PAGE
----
With so many options, you can do as much or as little as you like.
The Islands of Tahiti possess one of the most spectacularly beautiful and diverse environments on earth. A mixture of high volcanic islands and low-lying atolls, these specks of land – 118 islands in all – are strewn across four million square km of the South Pacific. Clustered into five archipelagos, the Austral Islands, the Society Islands, the Tuamotus, the Marquesas and the Gambier groups, the islands of Tahiti have in common a delightful blend of Polynesian and French cultures, and a constantly tropical climate.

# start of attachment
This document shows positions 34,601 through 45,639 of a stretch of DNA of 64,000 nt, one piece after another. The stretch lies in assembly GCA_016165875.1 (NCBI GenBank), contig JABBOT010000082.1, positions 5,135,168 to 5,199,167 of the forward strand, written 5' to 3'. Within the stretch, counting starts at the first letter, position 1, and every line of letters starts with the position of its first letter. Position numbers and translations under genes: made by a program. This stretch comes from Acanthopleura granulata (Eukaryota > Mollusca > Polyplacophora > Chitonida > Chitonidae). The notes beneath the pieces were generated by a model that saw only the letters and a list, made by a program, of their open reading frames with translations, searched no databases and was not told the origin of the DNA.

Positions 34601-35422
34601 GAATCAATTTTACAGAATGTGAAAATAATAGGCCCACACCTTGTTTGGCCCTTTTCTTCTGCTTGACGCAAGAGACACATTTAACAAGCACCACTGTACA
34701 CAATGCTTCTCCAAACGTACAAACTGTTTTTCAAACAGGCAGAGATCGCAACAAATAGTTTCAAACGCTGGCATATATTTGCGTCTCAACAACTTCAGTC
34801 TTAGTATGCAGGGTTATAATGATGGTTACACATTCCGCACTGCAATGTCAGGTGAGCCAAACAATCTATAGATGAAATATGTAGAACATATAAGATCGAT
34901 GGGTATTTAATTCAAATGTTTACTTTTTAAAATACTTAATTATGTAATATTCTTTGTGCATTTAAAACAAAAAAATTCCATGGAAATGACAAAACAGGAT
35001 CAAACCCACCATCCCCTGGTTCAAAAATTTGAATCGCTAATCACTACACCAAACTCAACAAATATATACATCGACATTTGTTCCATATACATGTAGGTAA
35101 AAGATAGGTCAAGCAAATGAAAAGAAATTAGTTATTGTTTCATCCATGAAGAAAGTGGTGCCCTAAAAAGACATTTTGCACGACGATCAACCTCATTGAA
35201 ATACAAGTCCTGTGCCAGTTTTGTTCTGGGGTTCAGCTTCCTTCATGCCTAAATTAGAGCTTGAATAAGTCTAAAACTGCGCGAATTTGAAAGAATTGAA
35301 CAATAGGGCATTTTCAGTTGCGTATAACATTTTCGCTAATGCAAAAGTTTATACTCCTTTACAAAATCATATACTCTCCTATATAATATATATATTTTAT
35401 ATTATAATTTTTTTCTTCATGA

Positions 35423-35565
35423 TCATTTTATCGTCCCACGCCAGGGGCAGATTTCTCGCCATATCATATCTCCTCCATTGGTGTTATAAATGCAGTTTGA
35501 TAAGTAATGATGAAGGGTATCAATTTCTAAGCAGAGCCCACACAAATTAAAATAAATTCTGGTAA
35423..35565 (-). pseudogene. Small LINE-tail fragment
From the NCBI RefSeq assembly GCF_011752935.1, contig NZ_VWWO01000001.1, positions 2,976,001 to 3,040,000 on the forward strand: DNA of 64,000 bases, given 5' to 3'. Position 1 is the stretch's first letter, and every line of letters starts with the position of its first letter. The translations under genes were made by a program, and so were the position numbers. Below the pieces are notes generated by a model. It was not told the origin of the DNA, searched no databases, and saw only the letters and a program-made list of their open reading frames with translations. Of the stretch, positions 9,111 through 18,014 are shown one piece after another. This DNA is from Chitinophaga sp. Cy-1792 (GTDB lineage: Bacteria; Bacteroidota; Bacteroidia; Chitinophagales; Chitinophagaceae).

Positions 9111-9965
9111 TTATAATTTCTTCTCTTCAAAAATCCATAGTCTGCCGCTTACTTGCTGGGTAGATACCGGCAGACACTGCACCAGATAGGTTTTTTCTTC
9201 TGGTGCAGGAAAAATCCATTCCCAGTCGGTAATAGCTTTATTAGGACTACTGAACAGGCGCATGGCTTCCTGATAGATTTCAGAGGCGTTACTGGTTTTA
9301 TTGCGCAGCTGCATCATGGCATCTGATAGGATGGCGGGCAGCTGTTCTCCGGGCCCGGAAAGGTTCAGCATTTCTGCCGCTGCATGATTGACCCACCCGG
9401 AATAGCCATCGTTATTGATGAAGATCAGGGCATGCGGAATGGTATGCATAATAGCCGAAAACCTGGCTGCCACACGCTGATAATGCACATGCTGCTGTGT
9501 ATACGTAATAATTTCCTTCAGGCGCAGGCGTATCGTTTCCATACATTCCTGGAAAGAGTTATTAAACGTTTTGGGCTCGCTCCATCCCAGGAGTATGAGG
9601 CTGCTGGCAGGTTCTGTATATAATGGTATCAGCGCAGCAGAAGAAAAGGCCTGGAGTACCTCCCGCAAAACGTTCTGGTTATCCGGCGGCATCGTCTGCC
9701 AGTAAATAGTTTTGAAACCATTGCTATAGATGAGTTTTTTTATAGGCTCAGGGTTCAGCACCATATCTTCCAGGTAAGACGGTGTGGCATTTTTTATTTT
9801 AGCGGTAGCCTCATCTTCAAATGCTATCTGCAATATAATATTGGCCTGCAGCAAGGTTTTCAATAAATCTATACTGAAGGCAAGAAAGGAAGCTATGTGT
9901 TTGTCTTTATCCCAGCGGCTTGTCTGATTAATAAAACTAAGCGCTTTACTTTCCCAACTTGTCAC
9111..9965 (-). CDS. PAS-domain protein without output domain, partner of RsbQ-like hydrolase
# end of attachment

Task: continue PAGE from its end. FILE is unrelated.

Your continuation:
French Polynesia’s world of oceanic islands offers holiday – makers an almost limitless range of vacation activities, both passive and active. The sea, naturally, is omnipresent, and many visitors are content to simply lie on the beach and be lulled by the silky lagoon, breaking reef waves and the susurration of the sea. Whether on the high islands such as Tahiti, Moorea, Bora Bora or Huahine, where the beaches’ backdrop is soaring green mountains, or atolls like Tetiaroa, Rangiroa or Manihi, where the beaches lie on palm-studded coral islets surrounding lagoons of blinding blue, there are few more tranquil landscapes on earth for oceanic contemplation. And the beach-lounger is also refreshed by steady trade winds that blow across all the islands from the south-east, tempering the sun and making average temperatures a comfortable 24C to 26C. For many, the chance to lie on a tropical beach beside a palm-fringed shore, with the delights of French cuisine only a croissant’s toss away, is sufficient.